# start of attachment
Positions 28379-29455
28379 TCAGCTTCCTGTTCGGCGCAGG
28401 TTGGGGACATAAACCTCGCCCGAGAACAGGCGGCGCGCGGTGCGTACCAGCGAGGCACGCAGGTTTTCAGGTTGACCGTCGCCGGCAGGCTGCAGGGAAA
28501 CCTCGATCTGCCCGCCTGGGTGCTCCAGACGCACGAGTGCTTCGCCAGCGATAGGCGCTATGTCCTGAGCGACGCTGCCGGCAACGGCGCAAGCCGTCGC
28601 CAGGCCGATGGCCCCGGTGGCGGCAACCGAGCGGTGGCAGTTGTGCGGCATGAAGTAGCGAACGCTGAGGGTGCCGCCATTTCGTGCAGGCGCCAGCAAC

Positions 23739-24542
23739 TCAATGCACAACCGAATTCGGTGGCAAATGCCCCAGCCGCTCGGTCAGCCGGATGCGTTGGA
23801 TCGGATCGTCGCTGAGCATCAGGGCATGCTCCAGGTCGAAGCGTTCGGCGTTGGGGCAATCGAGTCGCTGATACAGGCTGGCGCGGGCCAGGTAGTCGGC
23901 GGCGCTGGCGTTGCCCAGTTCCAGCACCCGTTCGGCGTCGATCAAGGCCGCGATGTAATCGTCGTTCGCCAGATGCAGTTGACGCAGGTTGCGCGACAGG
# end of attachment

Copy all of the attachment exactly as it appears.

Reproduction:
Positions 28379-29455
28379 TCAGCTTCCTGTTCGGCGCAGG
28401 TTGGGGACATAAACCTCGCCCGAGAACAGGCGGCGCGCGGTGCGTACCAGCGAGGCACGCAGGTTTTCAGGTTGACCGTCGCCGGCAGGCTGCAGGGAAA
28501 CCTCGATCTGCCCGCCTGGGTGCTCCAGACGCACGAGTGCTTCGCCAGCGATAGGCGCTATGTCCTGAGCGACGCTGCCGGCAACGGCGCAAGCCGTCGC
28601 CAGGCCGATGGCCCCGGTGGCGGCAACCGAGCGGTGGCAGTTGTGCGGCATGAAGTAGCGAACGCTGAGGGTGCCGCCATTTCGTGCAGGCGCCAGCAAC

Positions 23739-24542
23739 TCAATGCACAACCGAATTCGGTGGCAAATGCCCCAGCCGCTCGGTCAGCCGGATGCGTTGGA
23801 TCGGATCGTCGCTGAGCATCAGGGCATGCTCCAGGTCGAAGCGTTCGGCGTTGGGGCAATCGAGTCGCTGATACAGGCTGGCGCGGGCCAGGTAGTCGGC
23901 GGCGCTGGCGTTGCCCAGTTCCAGCACCCGTTCGGCGTCGATCAAGGCCGCGATGTAATCGTCGTTCGCCAGATGCAGTTGACGCAGGTTGCGCGACAGG